KAMLOOPS — If you are fine with working in the service industry, then you can work pretty much anywhere in the world.
There will always be a need for bartenders and baristas and servers, because wherever people are, they will eat and drink.
In a way, it's exactly the same for doctors.
Everywhere there are people, they will need to figure out why they hurt.
Google is good for a lot of things, but it can't, with any authority, tell you if that spot on your skin is something to worry about.
Here in BC, we have plenty of baristas, but when it comes to doctors, we get the raw end of the deal.
According to Health Match BC, this province has more than 600 physician vacancies, with about two-thirds of those openings for general practitioners.
So why, in this paradise of a province we call home, aren't doctors flocking to our doors?
The reasons are many.
They include the lack of training spaces in our post-secondary institutions, and the difficulty we have credentialing doctors trained overseas who want to practice here.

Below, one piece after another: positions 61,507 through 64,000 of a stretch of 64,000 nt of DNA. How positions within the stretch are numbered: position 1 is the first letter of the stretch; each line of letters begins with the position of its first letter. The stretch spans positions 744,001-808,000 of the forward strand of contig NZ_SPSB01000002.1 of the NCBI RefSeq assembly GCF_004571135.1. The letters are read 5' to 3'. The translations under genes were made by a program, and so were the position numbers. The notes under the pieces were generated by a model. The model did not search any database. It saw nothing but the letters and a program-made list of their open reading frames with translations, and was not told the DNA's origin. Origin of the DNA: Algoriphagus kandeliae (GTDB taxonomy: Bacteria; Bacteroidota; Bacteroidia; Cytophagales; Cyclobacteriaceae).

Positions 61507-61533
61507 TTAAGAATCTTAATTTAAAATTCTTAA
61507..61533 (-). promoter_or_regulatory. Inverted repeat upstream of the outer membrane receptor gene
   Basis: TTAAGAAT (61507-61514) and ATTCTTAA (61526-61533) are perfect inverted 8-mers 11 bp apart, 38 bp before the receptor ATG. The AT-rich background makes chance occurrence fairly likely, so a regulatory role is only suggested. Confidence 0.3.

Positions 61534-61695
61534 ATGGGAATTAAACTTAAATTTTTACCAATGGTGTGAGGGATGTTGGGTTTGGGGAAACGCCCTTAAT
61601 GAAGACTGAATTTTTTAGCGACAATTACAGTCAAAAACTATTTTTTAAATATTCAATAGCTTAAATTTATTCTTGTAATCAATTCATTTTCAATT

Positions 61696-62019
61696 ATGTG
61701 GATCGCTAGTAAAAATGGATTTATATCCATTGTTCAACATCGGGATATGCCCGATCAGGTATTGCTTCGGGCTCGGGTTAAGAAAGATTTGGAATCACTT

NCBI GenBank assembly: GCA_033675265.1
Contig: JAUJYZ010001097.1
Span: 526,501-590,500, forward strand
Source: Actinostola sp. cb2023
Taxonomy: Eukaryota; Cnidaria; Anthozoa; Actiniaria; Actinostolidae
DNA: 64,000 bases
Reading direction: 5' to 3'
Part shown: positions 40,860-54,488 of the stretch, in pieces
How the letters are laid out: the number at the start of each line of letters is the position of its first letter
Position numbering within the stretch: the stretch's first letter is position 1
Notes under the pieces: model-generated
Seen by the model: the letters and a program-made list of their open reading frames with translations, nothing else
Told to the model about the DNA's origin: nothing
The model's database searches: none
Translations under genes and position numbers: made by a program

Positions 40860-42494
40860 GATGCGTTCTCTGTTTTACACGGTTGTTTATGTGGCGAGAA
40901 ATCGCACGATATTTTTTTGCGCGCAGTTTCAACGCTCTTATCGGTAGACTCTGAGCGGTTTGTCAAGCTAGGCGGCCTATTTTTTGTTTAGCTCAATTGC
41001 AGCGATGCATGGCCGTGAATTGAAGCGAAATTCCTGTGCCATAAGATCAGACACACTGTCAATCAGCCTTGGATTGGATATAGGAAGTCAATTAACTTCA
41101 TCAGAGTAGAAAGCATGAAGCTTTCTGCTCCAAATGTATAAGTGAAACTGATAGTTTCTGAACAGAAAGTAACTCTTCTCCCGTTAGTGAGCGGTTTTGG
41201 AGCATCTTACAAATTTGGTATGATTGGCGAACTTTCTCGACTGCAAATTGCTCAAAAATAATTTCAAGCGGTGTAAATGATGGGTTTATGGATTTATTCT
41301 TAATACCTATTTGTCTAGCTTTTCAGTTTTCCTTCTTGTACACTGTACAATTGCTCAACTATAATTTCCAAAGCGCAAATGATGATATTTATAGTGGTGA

But the biggest parts of the problem are time and money.
Money, because doctors - especially specialists - can make more elsewhere, and time, because doctors know they won't have any to themselves if they come here.
The latter is a chicken and egg problem, and one that can be addressed by solving the former.
In the past few months, the provincial government has painted a rosy picture of its finances.
Things are going well, especially compared to the rest of the country.
If that's the case, some of our province's wealth should be directed to addressing the disparity in the compensation afforded to our doctors.
We need to keep up with the Joneses, and not simply believe that our pristine lakes and majestic mountains will draw doctors here.
It's not a sexy expenditure that will yield dramatic results before next spring's election, but when it comes to doctors, show them the money.